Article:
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Right from the Start: A Rationale for Embedding Academic Literacy Skills in University Courses

Journal of University Teaching & Learning Practice Volume 8 Issue 1 Article Right from the Start: A Rationale for Embedding Academic Literacy Skills in University Courses Cathy Gunn University of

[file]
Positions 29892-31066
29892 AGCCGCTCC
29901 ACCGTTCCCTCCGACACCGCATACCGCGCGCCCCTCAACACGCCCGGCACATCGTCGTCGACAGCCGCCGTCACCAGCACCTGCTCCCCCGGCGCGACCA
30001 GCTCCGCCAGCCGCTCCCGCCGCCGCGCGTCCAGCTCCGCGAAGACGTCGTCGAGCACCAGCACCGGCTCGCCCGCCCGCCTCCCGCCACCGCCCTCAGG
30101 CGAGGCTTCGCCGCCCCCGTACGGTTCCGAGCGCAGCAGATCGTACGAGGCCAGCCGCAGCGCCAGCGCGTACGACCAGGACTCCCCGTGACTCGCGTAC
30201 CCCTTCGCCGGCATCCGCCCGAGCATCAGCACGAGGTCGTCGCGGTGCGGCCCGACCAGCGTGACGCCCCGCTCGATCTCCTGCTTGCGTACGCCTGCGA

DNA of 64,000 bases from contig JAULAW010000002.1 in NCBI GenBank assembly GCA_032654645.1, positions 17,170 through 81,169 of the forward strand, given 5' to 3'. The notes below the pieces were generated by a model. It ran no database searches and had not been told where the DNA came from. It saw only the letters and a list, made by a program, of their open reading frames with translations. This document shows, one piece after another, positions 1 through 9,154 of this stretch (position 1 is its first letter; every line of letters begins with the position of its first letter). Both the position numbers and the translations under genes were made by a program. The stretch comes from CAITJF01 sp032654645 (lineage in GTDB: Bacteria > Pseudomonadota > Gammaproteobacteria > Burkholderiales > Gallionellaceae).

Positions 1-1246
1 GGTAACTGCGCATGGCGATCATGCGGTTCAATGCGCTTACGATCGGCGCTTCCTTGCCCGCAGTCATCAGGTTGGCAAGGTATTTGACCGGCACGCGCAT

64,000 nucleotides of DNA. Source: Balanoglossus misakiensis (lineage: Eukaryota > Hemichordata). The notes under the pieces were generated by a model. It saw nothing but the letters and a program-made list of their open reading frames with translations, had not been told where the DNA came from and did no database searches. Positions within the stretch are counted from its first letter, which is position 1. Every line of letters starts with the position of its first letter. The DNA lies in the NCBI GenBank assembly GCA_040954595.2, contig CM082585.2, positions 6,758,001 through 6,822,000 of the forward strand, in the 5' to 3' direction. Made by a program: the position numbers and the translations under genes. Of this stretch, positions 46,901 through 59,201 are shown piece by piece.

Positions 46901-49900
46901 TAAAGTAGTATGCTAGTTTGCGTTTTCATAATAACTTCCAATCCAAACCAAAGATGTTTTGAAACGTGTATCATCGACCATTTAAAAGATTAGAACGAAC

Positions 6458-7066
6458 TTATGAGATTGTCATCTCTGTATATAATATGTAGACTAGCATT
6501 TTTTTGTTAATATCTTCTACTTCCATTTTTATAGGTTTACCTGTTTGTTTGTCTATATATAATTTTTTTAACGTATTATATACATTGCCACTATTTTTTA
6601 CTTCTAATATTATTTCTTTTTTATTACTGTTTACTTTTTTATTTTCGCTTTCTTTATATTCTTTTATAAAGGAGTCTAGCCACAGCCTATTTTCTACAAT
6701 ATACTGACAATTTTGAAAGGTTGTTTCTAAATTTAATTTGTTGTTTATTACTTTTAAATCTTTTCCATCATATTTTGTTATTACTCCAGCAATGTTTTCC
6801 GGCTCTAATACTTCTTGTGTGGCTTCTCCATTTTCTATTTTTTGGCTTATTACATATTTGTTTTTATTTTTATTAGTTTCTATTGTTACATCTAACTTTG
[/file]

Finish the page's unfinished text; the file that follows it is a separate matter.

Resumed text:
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Journal of University Teaching & Learning Practice Volume 8 Issue 1 Article Right from the Start: A Rationale for Embedding Academic Literacy Skills in University Courses Cathy Gunn University of Auckland, Shari Hearne Auckland University of Technology Julie Sibthorpe University of Auckland Follow this and additional works at: Recommended Citation Gunn, Cathy; Hearne, Shari; and Sibthorpe, Julie, Right from the Start: A Rationale for Embedding Academic Literacy Skills in University Courses, Journal of University Teaching & Learning Practice, 8(1), Available at: Research Online is the open access institutional repository for the University of Wollongong. For further information contact the UOW Library: Right from the Start: A Rationale for Embedding Academic Literacy Skills in University Courses Abstract This paper summarizes relevant research concepts, and then describes a case where online tutorials were used to integrate one generic academic skill - information literacy - into first year business courses. Tutorials covering the skills and information required to complete course assignments were designed so the content can be easily modified for different subjects and assessment tasks. Feedback from trials suggests that significant gains can be made using this embedded approach. Theoretical grounding of design concepts, integration into course activities and collaboration between course lecturers and academic support staff are all key success factors. The authors propose that this integrated approach is the most effective way to promote academic literacy skills development in large university classes, and that the learning design principles used in this case for Information Literacy could work equally well in other academic skill areas. Further research will be conducted to test this assumption. Keywords academic skills, curriculum design, integration, online tutorials This journal article is available in Journal of University Teaching & Learning Practice: Gunn et al.: Right from the Start: A Rationale for Embedding Academic Skills Introduction Universities around the world publish intellectual standards and attributes that all their graduates will achieve. While each discipline sets its own professional standards, academic skills such as critical thinking, reflective writing, reasoned analysis, problem solving and information literacy are common to all. Various strands of research from the past 40 years recommend embedding these skills in the curriculum as the way to promote student success, yet this practice is not yet mainstream. The University of Auckland, like most tertiary institutions, defines these intellectual skills and capabilities in graduate profiles (The University of Auckland 2003). Research informed practice models show that well-designed activities embedded within discipline-based programmes are one highly effective way to promote acquisition of these skills (Martin & Ramsden 1987; Wopereis et al, 2008; O Hanlon & Diaz, 2010). Dimensions such as relevance, interest and motivation are addressed by this approach. Furthermore, learners are required to practice and reinforce the skills in meaningful contexts. The ideal way to produce fully capable graduates is to embed academic skills in the first year curriculum, then continue their application, reinforcement and further development throughout the degree programme. With increasing scale, flexibility and student diversity at tertiary level, this alignment across years and programmes can easily be lost and coordination becomes unmanageable. A further challenge arises where teachers assume that students will come fully equipped with the necessary skills, and if they don t, it s their own problem and someone else s responsibility to fix it. This is problematic on many fronts. It prompts a potentially inefficient approach to curriculum design, causes peaks in demand for support services if students choose to call on them and inconsistent results if they need support but don t make use of available services. Research on academic skills integration and the increasingly common collaborative relationships between lecturers and central units such as libraries and elearning services offer new opportunities to ensure that graduate standards are maintained. Johnson et al, (2010) identify such collaboration as part of a key trend, which sees students, their peers and teachers all working towards the same goals. This paper summarizes relevant research, and presents brief details of a case study to illustrate one such opportunity. Research on academic skills development Back in the1980s, research into student learning identified the benefits of embedding generic academic or intellectual skills into subject focused learning tasks rather than teaching them as separate activities. The recognition that study techniques training may be misleading or harmful to students, and that the advice given is idealized, often irrelevant and not based on our knowledge of how effective student learning actually takes place has lead to an advocacy of 'integrated' learning skills programmes and to learning to learn guides and courses which emphasize awareness of purpose and of the means of the ends rather than a selection among the means of studying, (Martin & Ramsden 1987, p165). 1 Journal of University Teaching & Learning Practice, Vol. 8 [2011], Iss. 1, Art. 6 In The Thinking Curriculum Nisbet (1993) promoted infusion of what are variously referred to as metacognitive skills, effective learning skills or critical thinking skills. The position this work adopts is that subject based study and generic skills acquisition are two inseparable aspects of learning. Diana Laurillard was one of the early researchers to study learning in authentic settings because she believed context and process were inextricably linked (Laurillard 1979). This has since become prerequisite for most educational research. While early authors talked about the natural context of teaching and assessment (e.g. Martin & Ramsden, 1987), more recent literature refers to the inclusion of generic skills in authentic tasks and authentic assessment (e.g. Herrington & Oliver 2000). This supports acquisition with relative ease of what Waters & Waters (1992) call competencies such as searching, selecting, analysing and referencing, by students whose higher-level reasoning determines they are required to complete a task. Students need to be competent in the use of these generic skills, as well as able to select and apply them at appropriate times in a range of meaningful contexts. Effective lessons in metacognitive skill development interrelate subject matter with cognitive strategies and skills, (Patrick 1986). Many researchers agreed that repeated application and additional focus on teaching for transfer to different contexts was required for effective learning to occur. In simple terms, the concept of transfer is what allows students to acquire skills in one context then select them, as appropriate, for application in another....research has also shown that metacognitive skills can be trained, maintained and transferred to dissimilar situations (Osman & Hannafin 1994). The assumption that transfer would occur as a natural consequence of proficiency proved unreliable, as students were unable to build conceptual bridges between different study contexts without the assistance of models, explicit instruction and practice opportunities (Swartz 1987). Ennis (1989) found that transfer of skills and abilities from one domain to another depended on the creation of opportunities for broad application and practice. The point at which generic skills become procedural and can be called up without cognitive effort, combined with high-level understanding of requirements, is what finally allows learners to select and apply appropriate skills with full concentration on the task in hand. While much of this research was conducted around thirty years ago in different circumstances, it remains relevant today, and is perhaps even more informative in the contemporary institutional context. The current challenge is how to embed this model of generic skills acquisition across large, diverse student populations and flexibly structured degree programs. The literature shows that it is not sufficient to design first year courses with embedded generic skills because effective learning requires practice, reinforcement and the ability to transfer skills. All this cannot realistically be achieved within one year of study. For example, Pope (2009) recommends level one modules focused on basic skills as the foundation on which to build contextually and incrementally in later years. Ford, Foxlee et al. (2009) found 2 nd and 3 rd year students had not retained generic skills explicitly taught in first year. The problem is compounded when university teachers do not consider these aspects of learning to be part of their responsibility, and qualifications from disciplines other than education may leave them ill equipped to address them. 2 Gunn et al.: Right from the Start: A Rationale for Embedding Academic Skills Collaborative relationships with specialist staff from academic support units offer significant opportunities to overcome these hurdles. Focus on information literacy Information literacy is the example used here to describe how academic skills can be taught using an embedded model in the current university context. It is reasonable to suggest that the same learning design principles could be applied to any other generic academic skill. The University of Auckland s Information Literacy (IL) Policy aims to ensure that information resources are sourced and used as effectively as possible within teaching and learning environments. One strategy used to achieve this aim is integration of the Library s IL programme with subject based courses and teaching. The programme has been in operation for many years, though lately it has offered greater flexibility through elearning, including the use of interactive and self-paced tutorials as part of credit bearing courses. The aim is to engage students with core concepts through tutorials that are presented as part of the curriculum, and can be easily tailored to meet the needs of different subjects, courses and assignments. Shifting to online learning The shift to elearning started when increasing numbers of students enrolled in first year courses began to limit the opportunities for personalized, face-to-face instruction in business information literacy skills. Prior to development of an elearning solution, Librarians presented a specifically focused lecture as part of the course, and students were advised that they could attend further courses offered at the Library. While this arrangement reached many students, it was not considered ideal either as a learning design or a learning opportunity. Not all students took advantage of the one off opportunity to attend the lecture, and even though course-relevant examples were included, the staff involved did not perceive the skills to be as well embedded as they could be. Further challenges arose from the diverse backgrounds of international students with English as an additional language (EAL), and from mature students returning to graduate study requiring reiterative high quality information literacy instruction. A general trend towards elearning in large first year courses across the university brought the potential of online tutorials into focus. It also provided a way to begin to embed another raft of graduate skills, i.e. for use of information and communications technology (ICT). The Library, in collaboration with the University s Centre for Academic Development set out to develop a suite of online, self-paced information literacy tutorials to service these demands. The Librarians contributed many years of front line experience to the design. A similar depth of experience of research into practice for facilitating student learning came from the academic development side. Since integration was a key objective, cooperation with a Business School lecturer was also required. While the lecturer s commitment took time to develop, demonstration of a working prototype did much to advance this agenda by showing what was possible, and what had already been achieved. Evidence of the potential became much clearer when a tangible product was available for presentation. Online tutorials the concept Developing online interactive tutorials is a common strategy in universities that seek to reconcile the challenges of scale while continuing to apply principles of learner-centred instruction. The literature on elearning reveals a range of opportunities to address the practical and educational aspects of this challenge in efficient and effective ways (see e.g. Wang & Hannafin 2005). For example, Gunn (2006) found some of the challenges of scale could be addressed when individual learners engage with, and receive immediate constructive feedback from online tutorial and 3 Journal of University Teaching & Learning Practice, Vol. 8 [2011], Iss. 1, Art. 6 assessment systems. While many things are possible, sustainable development of generic academic skills, or indeed of any skills, still relies on appropriate learning and interaction design. In this case, the aim was to design a range of online activities that: Can be customised and incorporated into the curriculum for specific assignments in different subject areas; Align with terms of the University s Academic Plan and Graduate Profile statements; Are flexible, portable and user-focused; Use a range of video, audio, graphics and interactive web-based technologies within learning designs to motivate and engage students from a range of educational backgrounds and age groups. It is increasingly common for development of this type of elearning resource to involve collaboration between teachers who are also subject matter experts, multimedia and web developers and learning designers. In this case, the initial proposal for online Information Literacy modules was presented to the University s elearning Group (elg) by a team of Business Librarians. As the scoping phase progressed, existing Online Information Literacy (OIL) modules produced for a national funding initiative by the University of Otago, Dunedin College of Education and Otago Polytechnic were considered as potentially reusable resources ( The content and reuse potential of the modules rated highly. However, practical considerations around hosting, access through the local learning management system, and integration with the content of course assignments suggested a locally developed solution would be ideal. The open access / open source nature of the OIL modules meant that any parts of them could be copied and revised for use within locally produced resources, thus offering Library and teaching staff greater flexibility, as well as control of content and use scenarios. Consultation with a key member of the OIL development team brought considerable additional expertise and background information to the local initiative. The locally developed solution also offered an effective way to upskill the staff involved in the project, as they acquired reusable elearning design and development capabilities in the process. They also gained deeper understanding of the content, of learning design for effective teaching and for student learning and engagement. The aim to reuse and recycle The information literacy project drew on the experience of an earlier study of a reusable elearning system conducted at the same university. That study related the topical concept of reusable learning objects to a project where an elearning system developed in one faculty was successfully reused in two others (Gunn et al 2005). At a practical level, this was an efficiency measure that used investment in one area as a substantial building block in others. At a conceptual level, it was also an attempt to address the broader issue of why the learning object economy described by Campbell (2003) and other authors (e.g. Downes 2001; Johnson 2003) was not taking off as expected. Reasons needed to be found, so that barriers to wider use and reuse of valuable learning resources could be removed. In the local study, Gunn et al (2005) concluded that teachers need to understand at a detailed level how learning objects or systems function before they can translate that potential into learning designs or activities for use in their own subject area, i.e. they have to 4 Gunn et al.: Right from the Start: A Rationale for Embedding Academic Skills operationalize their understanding of the resources before they can use them. This conclusion is endorsed by the concept of teachers pedagogical content knowledge described by Barnett & Hodson (2001). Furthermore, what early researchers defined as the not invented here syndrome means that just being given resources developed by others does not foster this level of understanding (Darby 1992). The resources may have to be customized or repopulated with relevant content before they can be meaningfully incorporated into a teacher s professional practice tool kit. The level of time commitment and the learning effort involved are great enough to deter many potential users. This concept of reuse requires a broader definition than the one that is commonly applied, which simply sees resources developed in one place being picked up and used in others: the latter concept having achieved limited impact. Where the broader definition has been applied, there are many cases where it has successfully addressed those limitations. The broad definition of reusability underpins development of the Business Information Skills Online project The modules were built with software that provides a rapid prototyping environment and easy to use tools for web course development and publishing. It provides access to all the common features and capabilities of interactive online courses, and empowers users with basic skills in course development and maintenance so they can work with minimal assistance. The aim of this capacity building approach is to foster deeper understanding of elearning tools and development processes in the same way that repurposing the OIL modules resulted in new, reusable learning design skills for staff involved in Business Information Skills Online. At a conceptual level, this narrows the gap between technical development and operationalized elearning design skills using a component-based system that is accessible to experienced teachers and support staff with limited technical abilities. It reduces reliance on specialist staff and, perhaps more importantly in the generic skills context, it allows the learning design effort invested by one person or group to be cloned for reuse by anyone in the institution. Although reuse still relies on a level of operational understanding, the simplicity of the system does much to develop this potential. Development objectives and target groups As well as being supported by the literature, the need for an integrated approach to developing Information Literacy skills was identified over many years through the front line experience of Librarians working with various student groups. At a general level, the target group for the Information Literacy Skills project is new Business students from diverse backgrounds and at different stages, for example: Management 101 (compulsory stage 1 course): large classes with an average of 2,040 equivalent full time students per annum over the past three years. The majority of this group are young, Net Gen students who cannot all be reached by traditional face-to-face library sessions. The group includes many international and EAL students. A typical scenario sees them consulting Library course resource pages and librarians en masse at t